If you have ever taken your car in for service at a dealership, you may have realized that the price tag on your maintenance or repair might have been a little higher than you expected. Maybe you were going crazy and didn’t really understand how much auto service costs. Perhaps you thought the dealership was insane and maybe ripping you off. In both cases, you were probably right. Why do dealerships charge more for repairs? There are many reasons they can be more expensive compared to a regular mechanic.
Today, we’re going to look at the factors that bump up your service price at these dealerships, and understand which ones are fair and which ones are not. At the end, you can choose if the benefits outweigh the costs.
The GOOD Reasons Dealerships Charge More for Repairs
The biggest factor of why dealerships charge more for their services is because of one thing; overhead cost. It’s not too difficult to understand. Compare the size and complexity of the dealership service center versus that of your local mechanic. Dealerships naturally have more expenses when it comes to maintaining and operating within their respective facilities. They generally have more tools and parts on hand as well, which means their cost of inventory takes an important role here too. Larger facilities also mean a large workforce, where there are a diverse pool of employees. They can range from administrators to mechanics themselves.
One large variable within this overhead cost and pertains to the workforce is the specialized and quality skillset of dealership mechanics. To illustrate this important cost, we’ll look at an example:
Let’s say you drive a Mercedes. A Mercedes dealership will employ Mercedes-trained technicians (the mechanics) who spend most of their work time specifically on Mercedes vehicles. Because of this, they are provided with Mercedes tools and resources for their automobiles alone (more overhead costs). These certified technicians also continuously receive training and information from Mercedes on how to maintain and repair all of their vehicles. This quality for maintaining good technicians comes at a price.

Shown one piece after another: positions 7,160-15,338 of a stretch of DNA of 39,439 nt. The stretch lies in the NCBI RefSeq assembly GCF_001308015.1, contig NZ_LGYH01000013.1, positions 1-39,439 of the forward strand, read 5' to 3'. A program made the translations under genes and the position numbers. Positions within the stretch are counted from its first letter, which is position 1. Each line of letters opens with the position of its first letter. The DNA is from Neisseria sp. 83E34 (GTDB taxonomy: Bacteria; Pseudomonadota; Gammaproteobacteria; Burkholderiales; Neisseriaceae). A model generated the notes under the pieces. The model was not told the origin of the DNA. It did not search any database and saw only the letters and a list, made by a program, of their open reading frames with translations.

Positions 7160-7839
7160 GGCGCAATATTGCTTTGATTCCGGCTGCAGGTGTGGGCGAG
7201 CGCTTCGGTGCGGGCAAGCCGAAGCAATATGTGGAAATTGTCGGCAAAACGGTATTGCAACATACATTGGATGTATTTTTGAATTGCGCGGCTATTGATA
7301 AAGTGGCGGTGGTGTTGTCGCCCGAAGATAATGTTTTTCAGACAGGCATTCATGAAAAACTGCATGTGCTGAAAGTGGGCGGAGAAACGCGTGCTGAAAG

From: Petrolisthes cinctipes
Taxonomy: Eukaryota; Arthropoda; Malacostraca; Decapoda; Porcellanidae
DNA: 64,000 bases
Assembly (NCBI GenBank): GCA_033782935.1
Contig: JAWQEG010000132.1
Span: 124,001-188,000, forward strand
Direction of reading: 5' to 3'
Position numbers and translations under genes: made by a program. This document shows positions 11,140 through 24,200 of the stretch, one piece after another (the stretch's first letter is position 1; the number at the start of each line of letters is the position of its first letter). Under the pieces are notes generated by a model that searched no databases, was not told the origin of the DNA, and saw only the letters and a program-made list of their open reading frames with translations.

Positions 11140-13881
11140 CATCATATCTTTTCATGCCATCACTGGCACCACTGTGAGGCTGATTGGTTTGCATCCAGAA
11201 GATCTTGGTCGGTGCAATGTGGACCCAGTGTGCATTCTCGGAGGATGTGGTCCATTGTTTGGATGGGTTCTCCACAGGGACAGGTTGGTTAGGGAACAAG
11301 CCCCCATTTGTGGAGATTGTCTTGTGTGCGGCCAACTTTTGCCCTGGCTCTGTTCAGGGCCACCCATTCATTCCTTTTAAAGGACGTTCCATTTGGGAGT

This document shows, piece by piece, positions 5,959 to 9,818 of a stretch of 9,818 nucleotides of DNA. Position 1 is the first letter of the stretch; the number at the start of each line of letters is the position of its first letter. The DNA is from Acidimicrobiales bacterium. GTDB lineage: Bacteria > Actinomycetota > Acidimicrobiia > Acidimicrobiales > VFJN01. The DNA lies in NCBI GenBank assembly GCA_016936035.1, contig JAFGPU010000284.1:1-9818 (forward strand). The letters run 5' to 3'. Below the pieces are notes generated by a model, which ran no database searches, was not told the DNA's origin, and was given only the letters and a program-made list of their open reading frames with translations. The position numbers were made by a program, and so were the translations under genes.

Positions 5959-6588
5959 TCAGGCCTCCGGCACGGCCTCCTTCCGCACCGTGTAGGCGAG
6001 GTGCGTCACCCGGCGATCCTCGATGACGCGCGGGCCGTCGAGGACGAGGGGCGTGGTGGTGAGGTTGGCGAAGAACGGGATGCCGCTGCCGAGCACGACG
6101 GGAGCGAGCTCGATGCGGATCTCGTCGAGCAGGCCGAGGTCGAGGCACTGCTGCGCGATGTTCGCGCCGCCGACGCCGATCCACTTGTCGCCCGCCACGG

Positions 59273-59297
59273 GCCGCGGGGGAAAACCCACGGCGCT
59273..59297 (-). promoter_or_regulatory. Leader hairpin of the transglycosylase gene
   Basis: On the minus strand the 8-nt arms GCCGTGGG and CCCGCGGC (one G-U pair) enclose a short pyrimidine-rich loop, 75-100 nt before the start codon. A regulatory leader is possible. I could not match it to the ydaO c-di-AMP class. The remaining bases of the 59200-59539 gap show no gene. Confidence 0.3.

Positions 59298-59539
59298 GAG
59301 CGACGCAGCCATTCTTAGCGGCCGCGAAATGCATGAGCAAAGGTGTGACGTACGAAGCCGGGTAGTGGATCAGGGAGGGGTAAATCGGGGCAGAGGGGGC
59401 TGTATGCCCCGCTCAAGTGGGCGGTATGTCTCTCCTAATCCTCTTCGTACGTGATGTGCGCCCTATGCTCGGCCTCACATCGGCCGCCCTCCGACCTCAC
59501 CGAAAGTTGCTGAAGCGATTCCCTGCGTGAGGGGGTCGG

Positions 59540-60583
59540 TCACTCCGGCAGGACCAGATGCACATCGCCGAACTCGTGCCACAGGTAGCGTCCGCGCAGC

All these costs that dealerships charge more for are pretty fair. Chances are, you will be getting a quality, focused repair when going to a dealership. But don’t count them as saints of the auto repair world just yet…
The BAD Reasons Dealerships Charge More for Repairs
With a complex operations management system that incurs a lot of costs, dealerships have some “wiggle room” to conduct some unethical business decisions. While many of the costs you are charged for are honest and true, there are a few of them that are definitely not. Dealerships will sometimes (and often) include things that will pad the bill. When read on paper, they sound important and correct, but really aren’t.
The biggest example of how dealerships unfairly charge you more are through the “shop supplies” costs. One anonymous, former service manager referred to shop supplies as, “similar to being charged for the napkins and silverware at a restaurant”. These include trivial, small expenses for service centers like shop rags and steering fluid. These are simple expenses which end up being greatly exaggerated for consumers to pay. It happens often where someone gets charged $30 because the shop was forced to use 3 rags. With all that money, you can purchase ten times as many rags from a supplier.
Always question “shop supplies” when you see it come up on your statement. They can or cannot be fair expenses on your end. Chances are, they are not.
In Short… It’s Up to You
Now you should have a much better understanding of why dealerships charge more for repairs. Whether you prefer to settle for a focused experience that will probably be safe at a marginally higher price, is up to you. Usually, whatever car you are driving will determine the type of service you are looking for.
Do you drive a higher-end import, that might require trained-service and valuable parts specifically for your vehicle? Then maybe dealerships are the way to go. Do you have a car that is popular and driven by many people, relatively inexpensive, and manufactured locally or in a neighboring country? Then a regular mechanic should serve you just fine.
If you want to learn more about what to expect at the mechanic, check out our tips here for what you should be prepared for on your trip.
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